Ryan Traster: Banjo is a four-letter word

Categories: CD Release
Photo by Suzy Henningsgard
Funny how a change of heart can take you by surprise. Ryan Traster, Portland resident by way of Minneapolis, is back with a new album immersed in indie-rock -- it's just this time, he's dug a little deeper and hit some country roots. Like Traster, the new album Get Easy cuts straight to the chase, brushes cheeks with brashness, and makes no apologies.

The singer is back in town to share the new album and he, along with bandmate Mike McGarthwaite, share the story behind the new album and talk of their love for the banjo and hate for Mumford and Sons.

On the new album: Mike McGarthwaite - Guitar, Lap Steel, banjo Peter Anderson - Drums Daniel Brummel - Bass Jason Borger - Keys

Gimme Noise: Where are you today?

Ryan Traster:

Gimme Noise:
Has the new album been released yet?

Ryan Traster: Not yet. There's gonna be a release show in L.A. in June, and the official release is June 24. We're releasing it via my friend's label called Loon Vault. He lives in Korea now.

Gimme Noise: On first listen, Get Easy is a lot more Americana/country than anything you've ever released. Do you think this is true?

Ryan Traster: Funny that you mention that, because I feel like it came across that way because of the recording, although I listen to far less Americana music now than I did at the beginning of this solo thing. We did this in L.A., and we only had a week to record.. We rented a house, and there was a studio filled with instruments where we ended up collecting a lot of strings on the album. That's how we made it sound so country -- the arrangements.

Gimme Noise: Who did you have on this album?

Mike McGarthwaite: Peter Anderson helped on drums. He's played on all of Ryan's stuff so far. Peter recorded in Minneapolis, and we took his drum parts in an envelope to L.A. We drew a picture of Peter on the envelope. [laughs] It was a striking resemblance.

One of the most fun things that we realized while we were there were the notions of what the songs would be. We were lucky enough to get dudes out there to play on the record as well. That mix ended up being very cool.

Gimme Noise: There was a lot of banjo on this album. Who contributed the banjo?

Mike McGarthwaite: That was me. It turns out that banjo is actually a four-letter word in L.A. People don't like the banjo. [laughs] So we flew out there and told the producer that I'd be playing the banjo and some mandolin, and he assured us that he could get those things. But a couple of Facebook posts were met with ridicule, so we actually had to rent that banjo to be able to have it on the record.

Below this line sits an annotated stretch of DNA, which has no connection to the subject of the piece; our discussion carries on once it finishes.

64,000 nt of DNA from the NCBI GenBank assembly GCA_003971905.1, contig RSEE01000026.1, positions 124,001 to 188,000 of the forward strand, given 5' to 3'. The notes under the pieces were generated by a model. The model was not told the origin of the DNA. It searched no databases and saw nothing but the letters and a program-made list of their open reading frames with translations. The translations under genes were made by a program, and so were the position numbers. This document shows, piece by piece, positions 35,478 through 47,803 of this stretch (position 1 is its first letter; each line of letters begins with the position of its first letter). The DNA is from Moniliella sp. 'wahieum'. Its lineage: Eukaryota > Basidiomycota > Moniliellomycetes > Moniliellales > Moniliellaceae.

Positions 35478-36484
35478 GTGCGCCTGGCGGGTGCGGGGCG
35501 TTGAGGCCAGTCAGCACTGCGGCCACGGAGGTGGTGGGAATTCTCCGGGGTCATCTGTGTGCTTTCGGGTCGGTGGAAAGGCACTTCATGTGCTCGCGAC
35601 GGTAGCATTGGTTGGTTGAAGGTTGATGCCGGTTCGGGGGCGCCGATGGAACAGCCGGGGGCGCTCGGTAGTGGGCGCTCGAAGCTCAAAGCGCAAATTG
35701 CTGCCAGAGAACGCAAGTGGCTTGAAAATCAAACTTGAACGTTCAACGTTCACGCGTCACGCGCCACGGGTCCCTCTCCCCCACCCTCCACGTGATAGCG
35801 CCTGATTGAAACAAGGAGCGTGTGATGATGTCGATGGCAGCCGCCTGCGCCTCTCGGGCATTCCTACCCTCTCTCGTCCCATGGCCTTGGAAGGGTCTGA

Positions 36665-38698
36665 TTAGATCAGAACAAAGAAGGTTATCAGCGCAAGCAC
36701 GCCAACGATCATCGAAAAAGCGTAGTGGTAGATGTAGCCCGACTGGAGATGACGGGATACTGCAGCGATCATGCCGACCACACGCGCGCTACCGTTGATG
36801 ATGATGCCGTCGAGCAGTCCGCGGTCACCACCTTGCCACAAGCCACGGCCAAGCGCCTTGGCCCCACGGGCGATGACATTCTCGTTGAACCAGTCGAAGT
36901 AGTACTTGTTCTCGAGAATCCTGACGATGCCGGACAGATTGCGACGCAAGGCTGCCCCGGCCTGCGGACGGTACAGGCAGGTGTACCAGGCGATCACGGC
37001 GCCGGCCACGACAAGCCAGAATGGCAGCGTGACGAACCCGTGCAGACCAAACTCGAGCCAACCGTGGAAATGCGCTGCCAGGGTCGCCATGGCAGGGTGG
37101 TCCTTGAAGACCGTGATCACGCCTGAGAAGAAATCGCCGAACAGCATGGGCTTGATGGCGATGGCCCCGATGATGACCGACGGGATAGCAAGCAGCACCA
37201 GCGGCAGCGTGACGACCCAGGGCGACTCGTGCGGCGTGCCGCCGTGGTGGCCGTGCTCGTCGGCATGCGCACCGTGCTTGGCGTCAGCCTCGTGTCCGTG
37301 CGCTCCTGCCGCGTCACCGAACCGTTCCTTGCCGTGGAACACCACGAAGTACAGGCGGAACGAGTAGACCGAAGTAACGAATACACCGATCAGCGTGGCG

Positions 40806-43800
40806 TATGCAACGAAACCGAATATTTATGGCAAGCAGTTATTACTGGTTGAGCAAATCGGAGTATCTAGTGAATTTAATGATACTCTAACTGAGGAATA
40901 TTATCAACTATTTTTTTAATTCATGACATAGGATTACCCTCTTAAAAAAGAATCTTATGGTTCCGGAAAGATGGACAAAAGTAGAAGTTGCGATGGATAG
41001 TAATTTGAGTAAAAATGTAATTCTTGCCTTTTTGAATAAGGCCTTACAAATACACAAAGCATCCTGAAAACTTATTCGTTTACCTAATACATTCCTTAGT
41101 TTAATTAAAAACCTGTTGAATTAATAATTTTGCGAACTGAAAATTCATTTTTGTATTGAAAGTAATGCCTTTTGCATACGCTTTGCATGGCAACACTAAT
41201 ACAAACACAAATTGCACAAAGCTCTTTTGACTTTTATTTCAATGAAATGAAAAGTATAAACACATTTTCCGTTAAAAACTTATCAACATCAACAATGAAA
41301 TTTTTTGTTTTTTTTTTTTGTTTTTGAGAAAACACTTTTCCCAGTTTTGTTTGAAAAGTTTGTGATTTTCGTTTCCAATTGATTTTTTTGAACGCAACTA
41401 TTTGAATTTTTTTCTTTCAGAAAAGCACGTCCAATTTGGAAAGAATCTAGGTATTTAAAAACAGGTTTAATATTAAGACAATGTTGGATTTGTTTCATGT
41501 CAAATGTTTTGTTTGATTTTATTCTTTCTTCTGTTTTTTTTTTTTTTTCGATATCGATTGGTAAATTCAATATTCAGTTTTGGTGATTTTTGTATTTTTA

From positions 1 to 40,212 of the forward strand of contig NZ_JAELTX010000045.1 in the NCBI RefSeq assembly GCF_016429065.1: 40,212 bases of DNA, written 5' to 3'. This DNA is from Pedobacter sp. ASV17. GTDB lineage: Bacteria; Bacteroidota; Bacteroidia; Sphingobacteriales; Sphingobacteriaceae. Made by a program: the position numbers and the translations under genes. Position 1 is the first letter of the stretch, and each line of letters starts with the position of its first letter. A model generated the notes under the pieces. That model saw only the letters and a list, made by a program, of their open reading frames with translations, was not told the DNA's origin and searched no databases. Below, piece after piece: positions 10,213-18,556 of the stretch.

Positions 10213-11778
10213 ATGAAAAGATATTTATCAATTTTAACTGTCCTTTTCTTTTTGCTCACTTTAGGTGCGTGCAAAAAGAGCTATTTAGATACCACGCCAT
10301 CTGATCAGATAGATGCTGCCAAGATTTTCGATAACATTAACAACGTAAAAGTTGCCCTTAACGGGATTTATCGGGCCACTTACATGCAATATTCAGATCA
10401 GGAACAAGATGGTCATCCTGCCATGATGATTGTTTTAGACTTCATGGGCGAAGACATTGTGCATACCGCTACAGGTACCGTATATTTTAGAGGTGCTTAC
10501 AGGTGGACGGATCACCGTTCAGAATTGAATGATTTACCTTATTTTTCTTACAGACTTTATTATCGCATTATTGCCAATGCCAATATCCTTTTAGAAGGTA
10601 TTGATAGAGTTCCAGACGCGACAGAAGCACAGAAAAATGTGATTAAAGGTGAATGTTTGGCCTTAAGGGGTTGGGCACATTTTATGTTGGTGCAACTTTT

Gimme Noise: Why do people hate that instrument so much?

Mike McGarthwaite: Maybe they tend to lean more on rock side of things on that side of the country.

Ryan Traster: The Jayhawks used it wonderfully on their album Rainy Day Music -- it's subtle and nice. I love the usage of the banjo, but it gets associated with Mumford and Sons now. Mumford is definitely not cool at all.

Our producer helped make it cool. It's a really interesting story on how I met him. His name's Joe McGrath -- no relation to Mark McGrath. I was hanging out at a bar in New York, and I was really drunk and it was really late at night. Fortunately, it wasn't too late in L.A. I started spouting off on how I thought Love is Hell by Ryan Adams was one of the best sounding records ever. My friend Cory was like, "My band did a record with the guy who mixed and engineered that record, and I know him." I made him give me his phone number; I wanted to talk to him. Against better judgement, he gave me his number, and I called him at 3 a.m. New York time, but it was only midnight in L.A. He's a 50-year-old guy with a family, and he answered, and I started telling him I was going to move to L.A. in two weeks and make a record with him. That's pretty much exactly how it happened. [laughs]

Gimme Noise: I'm glad it worked out. It could have gone either way, and he could have hung up on you.

Ryan Traster: For sure. During our first meeting, I spoke with him about my ideas for the album. I could tell he thought I was insane, but he dug it. It was a match made in heaven.

Gimme Noise: How do you think he changed the album?

Ryan Traster: I had a lot of demos, and he helped pick out what songs he liked the best. He didn't structure too much, but there were a few times he added a bar or a bridge. His best contribution was that he was exactly on the same page as me and Mike. We all wanted it to sound exactly alike.

Mike McGarthwaite: We liked the wide breadth of artists that Joe worked with, so he brought a really good sound to the project.

Gimme Noise: Have you worked with a producer before?

Ryan Traster: We worked with Ed Ackerson on the first EP. He was super awesome, but I was still really green. I didn't have an idea of what I was doing. There wasn't much for him to contribute.

Gimme Noise: I feel Ed runs into a lot of young musicians.

Ryan Traster: He knew how to deal with my supreme idiocy.

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